Written by Mike Berners-Lee, brother of the more famous Tim, this book is difficult to categorise. It is part economic text, part philosophy, part psychology; sometimes worldly-wise and sometimes quite naïve. It continually switches the spotlight from the universal to the personal, from the state to the individual. The author appeals to the latter alternately – sometimes abruptly – as sensitive planet-lover, average citizen and fellow-sinner. Thought-wise, Berners-Lee is the descendant of Sir Thomas More, Thomas Hobbes, Thomas Malthus and Tom Stoppard, with sprinklings of the Archangel Gabriel for good measure. The book triumphs because of Berners-Lees’ racy, informal style: he has achieved the difficult coup of turning a disquisition into a page-turner.
Mike Berners-Lee is described by Wikipedia as “an English researcher and writer on carbon foot-printing. He is a professor and fellow of the Institute for Social Futures at Lancaster University and director and principal consultant of Small World Consulting, based in the Lancaster Environment Centre at the university.” Berners-Lee is the mature adult’s Greta Thunberg. He tries, and mostly succeeds, not to fall into knuckle-rapping piety. The great strength of his book is the force of the scientific and statistical evidence he has amassed about the sustainability – or otherwise – of Planet Earth as we know it. A huge corpus of data has been packed into this relatively slim volume. It exposes the plight of what he memorably calls the “Anthropocene” – “the era in which human influence is the dominant source of change to the ecosystem”.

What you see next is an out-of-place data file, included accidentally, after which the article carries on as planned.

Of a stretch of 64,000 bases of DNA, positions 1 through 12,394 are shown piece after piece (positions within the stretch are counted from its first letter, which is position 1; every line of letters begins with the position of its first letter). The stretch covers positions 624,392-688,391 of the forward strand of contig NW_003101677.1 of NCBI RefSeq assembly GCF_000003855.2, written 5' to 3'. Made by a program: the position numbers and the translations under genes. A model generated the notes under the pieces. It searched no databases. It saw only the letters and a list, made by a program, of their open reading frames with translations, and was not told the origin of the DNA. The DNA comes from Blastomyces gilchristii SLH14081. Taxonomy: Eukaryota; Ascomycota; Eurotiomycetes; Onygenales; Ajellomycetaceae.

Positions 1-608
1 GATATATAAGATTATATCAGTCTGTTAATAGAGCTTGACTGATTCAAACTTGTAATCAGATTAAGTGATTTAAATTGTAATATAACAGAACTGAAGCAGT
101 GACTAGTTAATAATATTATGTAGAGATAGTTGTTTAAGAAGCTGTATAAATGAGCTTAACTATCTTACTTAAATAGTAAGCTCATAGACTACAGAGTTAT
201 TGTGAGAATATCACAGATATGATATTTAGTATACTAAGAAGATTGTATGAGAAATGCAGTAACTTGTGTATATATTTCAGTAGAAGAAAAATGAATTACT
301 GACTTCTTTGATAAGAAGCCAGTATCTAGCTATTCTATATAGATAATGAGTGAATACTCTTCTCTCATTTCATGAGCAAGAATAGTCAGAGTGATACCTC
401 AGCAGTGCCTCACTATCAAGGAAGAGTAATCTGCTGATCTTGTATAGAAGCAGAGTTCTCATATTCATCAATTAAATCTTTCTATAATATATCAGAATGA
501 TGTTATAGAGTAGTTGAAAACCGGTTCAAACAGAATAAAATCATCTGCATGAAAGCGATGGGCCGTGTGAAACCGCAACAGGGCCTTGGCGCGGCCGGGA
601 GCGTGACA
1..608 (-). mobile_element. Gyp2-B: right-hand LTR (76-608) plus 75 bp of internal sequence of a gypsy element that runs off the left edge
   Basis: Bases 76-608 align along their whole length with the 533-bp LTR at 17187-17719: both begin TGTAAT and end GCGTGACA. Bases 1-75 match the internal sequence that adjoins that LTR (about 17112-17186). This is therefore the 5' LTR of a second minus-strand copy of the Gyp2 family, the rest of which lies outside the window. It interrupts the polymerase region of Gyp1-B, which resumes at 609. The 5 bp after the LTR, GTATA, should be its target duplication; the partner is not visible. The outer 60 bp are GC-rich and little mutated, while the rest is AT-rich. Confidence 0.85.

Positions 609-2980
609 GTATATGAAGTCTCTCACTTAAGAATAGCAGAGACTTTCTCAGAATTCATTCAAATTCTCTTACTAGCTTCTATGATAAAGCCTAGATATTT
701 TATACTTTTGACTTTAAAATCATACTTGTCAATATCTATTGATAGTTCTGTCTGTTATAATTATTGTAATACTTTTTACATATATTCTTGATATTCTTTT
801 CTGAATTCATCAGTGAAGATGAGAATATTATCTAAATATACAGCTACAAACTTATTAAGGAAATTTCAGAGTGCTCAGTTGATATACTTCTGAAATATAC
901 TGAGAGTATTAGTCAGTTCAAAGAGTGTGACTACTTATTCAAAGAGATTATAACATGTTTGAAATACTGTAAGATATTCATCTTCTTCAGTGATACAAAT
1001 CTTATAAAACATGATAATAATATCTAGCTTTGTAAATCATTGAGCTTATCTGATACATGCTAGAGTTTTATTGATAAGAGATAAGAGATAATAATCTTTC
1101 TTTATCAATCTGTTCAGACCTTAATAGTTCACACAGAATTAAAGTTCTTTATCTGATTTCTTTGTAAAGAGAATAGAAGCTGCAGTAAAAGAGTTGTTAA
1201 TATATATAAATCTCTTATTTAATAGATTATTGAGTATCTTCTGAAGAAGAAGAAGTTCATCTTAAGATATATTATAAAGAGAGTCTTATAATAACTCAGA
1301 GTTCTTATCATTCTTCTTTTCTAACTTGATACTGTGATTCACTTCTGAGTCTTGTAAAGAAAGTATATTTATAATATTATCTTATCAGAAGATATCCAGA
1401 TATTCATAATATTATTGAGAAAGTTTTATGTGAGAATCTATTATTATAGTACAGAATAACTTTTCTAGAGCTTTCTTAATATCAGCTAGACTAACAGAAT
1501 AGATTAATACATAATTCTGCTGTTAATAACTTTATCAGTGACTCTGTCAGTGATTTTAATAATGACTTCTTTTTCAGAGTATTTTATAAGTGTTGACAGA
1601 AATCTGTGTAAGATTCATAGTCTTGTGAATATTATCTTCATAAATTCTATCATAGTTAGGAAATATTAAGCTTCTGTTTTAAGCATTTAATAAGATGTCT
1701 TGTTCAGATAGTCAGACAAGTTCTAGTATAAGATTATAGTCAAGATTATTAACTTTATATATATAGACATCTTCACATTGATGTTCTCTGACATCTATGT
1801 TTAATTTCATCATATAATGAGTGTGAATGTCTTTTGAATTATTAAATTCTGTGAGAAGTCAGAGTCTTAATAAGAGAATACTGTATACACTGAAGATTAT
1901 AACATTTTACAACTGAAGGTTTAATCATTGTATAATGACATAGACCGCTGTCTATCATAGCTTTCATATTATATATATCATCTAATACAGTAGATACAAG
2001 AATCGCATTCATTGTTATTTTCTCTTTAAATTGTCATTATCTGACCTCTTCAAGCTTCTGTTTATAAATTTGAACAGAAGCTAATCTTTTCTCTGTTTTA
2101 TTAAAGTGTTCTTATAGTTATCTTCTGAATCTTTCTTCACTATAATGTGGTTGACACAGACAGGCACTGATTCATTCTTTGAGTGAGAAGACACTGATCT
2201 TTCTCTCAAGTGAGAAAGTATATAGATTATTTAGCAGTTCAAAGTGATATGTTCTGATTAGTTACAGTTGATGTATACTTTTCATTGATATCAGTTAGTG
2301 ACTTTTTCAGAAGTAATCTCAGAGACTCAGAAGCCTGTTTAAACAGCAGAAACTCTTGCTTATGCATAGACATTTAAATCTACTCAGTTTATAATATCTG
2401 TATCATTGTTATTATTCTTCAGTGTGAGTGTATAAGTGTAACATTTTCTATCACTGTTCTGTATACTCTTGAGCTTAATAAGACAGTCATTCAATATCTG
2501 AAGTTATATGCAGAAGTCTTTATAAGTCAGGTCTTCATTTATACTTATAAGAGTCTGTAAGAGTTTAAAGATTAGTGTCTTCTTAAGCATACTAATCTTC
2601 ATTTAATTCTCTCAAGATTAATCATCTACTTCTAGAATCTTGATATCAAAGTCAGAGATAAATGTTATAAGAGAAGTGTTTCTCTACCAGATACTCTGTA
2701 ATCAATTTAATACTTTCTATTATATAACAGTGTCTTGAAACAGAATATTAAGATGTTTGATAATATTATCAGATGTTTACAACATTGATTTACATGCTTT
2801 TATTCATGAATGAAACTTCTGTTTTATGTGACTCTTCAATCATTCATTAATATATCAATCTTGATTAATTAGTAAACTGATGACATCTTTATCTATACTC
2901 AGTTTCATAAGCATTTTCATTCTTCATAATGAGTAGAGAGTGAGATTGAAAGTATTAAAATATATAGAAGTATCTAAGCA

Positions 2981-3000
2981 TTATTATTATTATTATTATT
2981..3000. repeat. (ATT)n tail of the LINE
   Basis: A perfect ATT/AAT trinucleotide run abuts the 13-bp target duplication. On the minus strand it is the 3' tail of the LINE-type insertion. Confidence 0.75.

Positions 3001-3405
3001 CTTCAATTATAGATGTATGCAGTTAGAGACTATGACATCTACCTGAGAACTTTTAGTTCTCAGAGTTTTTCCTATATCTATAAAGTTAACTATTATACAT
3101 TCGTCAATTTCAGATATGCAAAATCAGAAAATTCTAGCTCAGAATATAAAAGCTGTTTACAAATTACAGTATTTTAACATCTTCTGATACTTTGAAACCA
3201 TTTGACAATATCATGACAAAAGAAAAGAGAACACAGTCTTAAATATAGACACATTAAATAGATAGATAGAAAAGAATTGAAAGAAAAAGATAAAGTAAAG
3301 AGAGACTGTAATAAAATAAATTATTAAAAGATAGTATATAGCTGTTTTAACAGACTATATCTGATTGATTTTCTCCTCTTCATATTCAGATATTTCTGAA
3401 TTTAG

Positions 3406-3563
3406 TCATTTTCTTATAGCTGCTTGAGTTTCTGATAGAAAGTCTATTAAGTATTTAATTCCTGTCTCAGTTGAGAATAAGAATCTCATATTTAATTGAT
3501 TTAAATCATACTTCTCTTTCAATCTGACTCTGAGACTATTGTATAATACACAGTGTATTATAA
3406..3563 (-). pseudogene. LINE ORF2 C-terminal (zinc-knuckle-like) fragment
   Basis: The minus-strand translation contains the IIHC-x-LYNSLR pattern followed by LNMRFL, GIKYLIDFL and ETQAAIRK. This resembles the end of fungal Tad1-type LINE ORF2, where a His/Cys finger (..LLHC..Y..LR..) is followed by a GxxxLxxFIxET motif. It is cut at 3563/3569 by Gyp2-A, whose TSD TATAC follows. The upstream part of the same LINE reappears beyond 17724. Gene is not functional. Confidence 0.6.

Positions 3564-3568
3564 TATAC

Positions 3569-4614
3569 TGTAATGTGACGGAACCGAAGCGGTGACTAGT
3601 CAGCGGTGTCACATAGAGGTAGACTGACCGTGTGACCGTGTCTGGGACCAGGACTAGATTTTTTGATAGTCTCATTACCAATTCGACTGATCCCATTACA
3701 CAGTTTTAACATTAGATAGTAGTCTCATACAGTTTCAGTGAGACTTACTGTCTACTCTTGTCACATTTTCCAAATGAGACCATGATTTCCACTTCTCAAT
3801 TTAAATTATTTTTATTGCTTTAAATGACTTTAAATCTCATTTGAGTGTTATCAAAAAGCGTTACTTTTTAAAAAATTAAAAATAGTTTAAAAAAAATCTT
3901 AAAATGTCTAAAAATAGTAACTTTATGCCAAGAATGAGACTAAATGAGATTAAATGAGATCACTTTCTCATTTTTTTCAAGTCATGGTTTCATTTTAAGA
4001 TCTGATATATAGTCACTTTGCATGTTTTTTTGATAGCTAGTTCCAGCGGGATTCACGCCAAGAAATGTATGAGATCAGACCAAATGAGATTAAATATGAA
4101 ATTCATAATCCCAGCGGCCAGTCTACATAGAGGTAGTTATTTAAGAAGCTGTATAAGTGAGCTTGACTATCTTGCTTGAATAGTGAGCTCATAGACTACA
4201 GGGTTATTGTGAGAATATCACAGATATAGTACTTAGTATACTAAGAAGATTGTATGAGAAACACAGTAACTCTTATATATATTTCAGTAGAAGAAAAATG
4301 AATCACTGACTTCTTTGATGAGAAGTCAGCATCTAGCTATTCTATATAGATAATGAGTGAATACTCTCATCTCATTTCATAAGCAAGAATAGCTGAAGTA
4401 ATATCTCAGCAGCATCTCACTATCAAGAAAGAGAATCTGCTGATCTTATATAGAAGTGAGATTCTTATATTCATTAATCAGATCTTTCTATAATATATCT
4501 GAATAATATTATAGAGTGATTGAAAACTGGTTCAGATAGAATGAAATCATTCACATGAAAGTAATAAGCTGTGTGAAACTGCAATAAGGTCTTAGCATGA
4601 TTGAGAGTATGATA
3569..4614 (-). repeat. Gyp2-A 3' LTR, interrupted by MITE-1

That statement immediately raises the question of the fake news peddled by those who claim that global warming isn’t happening. He repudiates this with a workmanlike definition of what truth means to a scientist:
“…there is no such thing as one person’s truth as distinct from another person’s truth. If something it true, then it is a fact. Period. There is nothing subjective or personal about it. A person’s view of the truth is a different thing altogether and always is personal.”
He provides a statistician’s bounty of lists and charts that illustrate the carbon footprints of different foodstuffs, the relative benefits of and damages caused by different kinds of fuel, the energy consumption of the rich versus the poor, etc. They certainly make you think, and there are some surprises: for example, relentless facts demonstrate that production of biofuels steals food from the starving.
The charts contain so much information that it can be difficult to absorb it all. Consequently, and because the author appeals directly to the reader so often, it is tempting to view the data through a personal prism, rather than objectively. Thus I can award myself gold stars for not consuming beef – which he proves incontrovertibly is the most carbon-expensive food on the planet (even more expensive than the asparagus flown in from Peru, so often the beef eaters’ favourite retort) – and for running a very old car. If I’m honest, I deserve no praise for either of these – I don’t like beef and cars per se have never interested me. What brings me up sharp, though, is that dairy products are also environmentally greedy. As a very occasional meat eater, I consume a lot of dairy; as a small-boned woman, I have been persuaded by my doctor that this is essential to avoid osteoporosis. Should I consider reducing my intake drastically, for the sake of the planet? Leaving fossil fuels in the ground also makes perfect sense, but I live in a place where there is currently no viable alternative for heating.
Berners-Lee is not an economist in the conventional sense. Neither am I; but, as it was my misfortune to have to teach Economics as a subsidiary subject for three years when I was MBA course director at an English university, I understand the basic principles of ‘the dismal science’. I therefore admire the chutzpah of the counter-economics feats he has pulled off. For example, when acting as consultant for the Booth’s supermarket chain, he persuaded them to offer “buy one, get one free next week” as part of a push to reduce consumer waste of food. This runs entirely against the first economic principle of retailing, which is to get people to spend at least the same – and preferably more – every time they go shopping.